Sunday, September 9, 2018


Scarecrows on the patio outside the Village Hotel lobby

I have no idea what this flower is, but it fascinates me

One of two Chihuly exhibits in Antler Village

Bronze sculpture of Cornelia Vanderbilt and her dog, Cedric, outside Cedric's Tavern

Part of the old barn complex

I bought a UV protective hat. That sun was blazing hot

Biltmore House at twilight

Chihuly glass in the Italian Gardens

There are 3 reflective pools in the Italian Gardens
This was a great trip. If you have never been to the Biltmore Estate, I highly recommend it. Warning: there is a lot of walking. But the outdoor grounds are wheelchair accessible. The house is not. The entire estate is over 8,000 acres. I 40 runs through part of the property, according to our cab driver for the airport trips.

I am no longer physically able to walk for miles, or we would have. Wildlife is abundant, but we only saw deer and turkeys. Several people on our shuttles saw black bears. Oh, yeah.

As it was explained to us, each Chihuly exhibit is shipped wrapped in bubble wrap, and numbered. The installation is done by a cadre of art workers representing Mr. Chihuly. He is based in Seattle, WA. I was told that you can tour his working studio in that area. The glass is in individual pieces. For example, above in the purple each spike is one piece. An armature is constructed to attach the glass. This particular exhibit at Biltmore will end October 7th. All of the glass will be removed, again wrapped in bubble wrap, and returned to the artist. The estate will then gear up for Christmas decorating.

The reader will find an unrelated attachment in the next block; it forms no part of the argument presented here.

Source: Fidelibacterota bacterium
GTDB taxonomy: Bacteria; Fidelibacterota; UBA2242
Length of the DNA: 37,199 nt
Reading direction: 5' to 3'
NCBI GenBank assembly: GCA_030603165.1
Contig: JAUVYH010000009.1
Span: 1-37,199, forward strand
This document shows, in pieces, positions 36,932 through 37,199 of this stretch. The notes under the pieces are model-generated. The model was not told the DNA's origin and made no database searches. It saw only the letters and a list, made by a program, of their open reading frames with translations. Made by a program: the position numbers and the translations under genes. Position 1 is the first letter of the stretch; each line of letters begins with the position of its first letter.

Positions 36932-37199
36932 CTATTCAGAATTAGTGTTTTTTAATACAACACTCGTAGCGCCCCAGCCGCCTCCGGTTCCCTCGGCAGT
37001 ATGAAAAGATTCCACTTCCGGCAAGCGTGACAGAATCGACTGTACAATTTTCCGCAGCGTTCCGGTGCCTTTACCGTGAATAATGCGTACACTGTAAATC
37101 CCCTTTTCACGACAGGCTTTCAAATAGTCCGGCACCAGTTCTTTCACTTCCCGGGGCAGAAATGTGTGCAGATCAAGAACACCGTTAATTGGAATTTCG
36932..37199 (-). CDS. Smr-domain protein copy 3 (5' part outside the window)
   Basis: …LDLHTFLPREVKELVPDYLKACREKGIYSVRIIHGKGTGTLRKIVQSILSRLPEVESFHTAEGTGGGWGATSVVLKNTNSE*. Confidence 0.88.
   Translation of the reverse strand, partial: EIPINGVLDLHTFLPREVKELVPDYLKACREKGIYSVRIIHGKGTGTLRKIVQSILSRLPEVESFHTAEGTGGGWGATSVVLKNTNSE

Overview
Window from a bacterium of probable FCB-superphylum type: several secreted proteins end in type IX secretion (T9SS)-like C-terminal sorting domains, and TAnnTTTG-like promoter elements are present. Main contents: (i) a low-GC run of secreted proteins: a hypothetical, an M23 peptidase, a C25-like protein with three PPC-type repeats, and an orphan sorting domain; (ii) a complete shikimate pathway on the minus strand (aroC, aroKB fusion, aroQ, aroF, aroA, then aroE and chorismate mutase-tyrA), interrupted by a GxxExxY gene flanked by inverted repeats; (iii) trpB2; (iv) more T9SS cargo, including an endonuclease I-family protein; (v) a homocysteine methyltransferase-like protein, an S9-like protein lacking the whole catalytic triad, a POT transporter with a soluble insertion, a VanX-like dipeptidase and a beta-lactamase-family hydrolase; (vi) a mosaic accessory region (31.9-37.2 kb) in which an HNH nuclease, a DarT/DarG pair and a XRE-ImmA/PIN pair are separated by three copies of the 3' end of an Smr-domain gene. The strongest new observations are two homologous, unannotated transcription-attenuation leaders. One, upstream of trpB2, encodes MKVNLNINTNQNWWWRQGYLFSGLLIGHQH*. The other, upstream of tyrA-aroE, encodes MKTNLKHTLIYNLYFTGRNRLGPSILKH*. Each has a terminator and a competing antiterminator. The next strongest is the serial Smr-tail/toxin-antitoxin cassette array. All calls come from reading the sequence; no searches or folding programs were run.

There was one exhibit inside the house in the English Garden, one outside the house to the right of the front entrance, and the remaining were scattered in the gardens. Two exhibits are in Antler Village, which is adjacent to the Village Hotel where we stayed.

Mr. and Mrs. Vanderbilt had only one child, Cornelia. Cornelia married and had two sons. The oldest, Cecil, inherited the property after his mother's death, and ran the corporation. He lived to be 93. His two children, a son and a daughter, now own the Biltmore Estate. They live on the estate, but not in the house. The house has been declared a national landmark and is being preserved with the furnishings intact. We were told that both live with their families in renovated farm houses, and are down to earth, environmentally conscious people. They will ride horses on the grounds. All of the restaurants are farm to table, even before that became a trend. A portion of the acreage is a working farm, raising cattle, pigs, and lambs. Vegetables are grown, there are chickens, and 50% of the eggs consumed are from that farm. So when you eat a breakfast at the Village Social restaurant, you are eating bacon, eggs, potatoes, and possibly jelly on your biscuit that has all been processed right there.

The Vanderbilt family is not as rich as their founder by any means. But the house and grounds have never fallen to ruin, and they are turning a profit and providing employment for hundreds of people. The estate was not always profitable.

More to come tomorrow.

No comments:

Post a Comment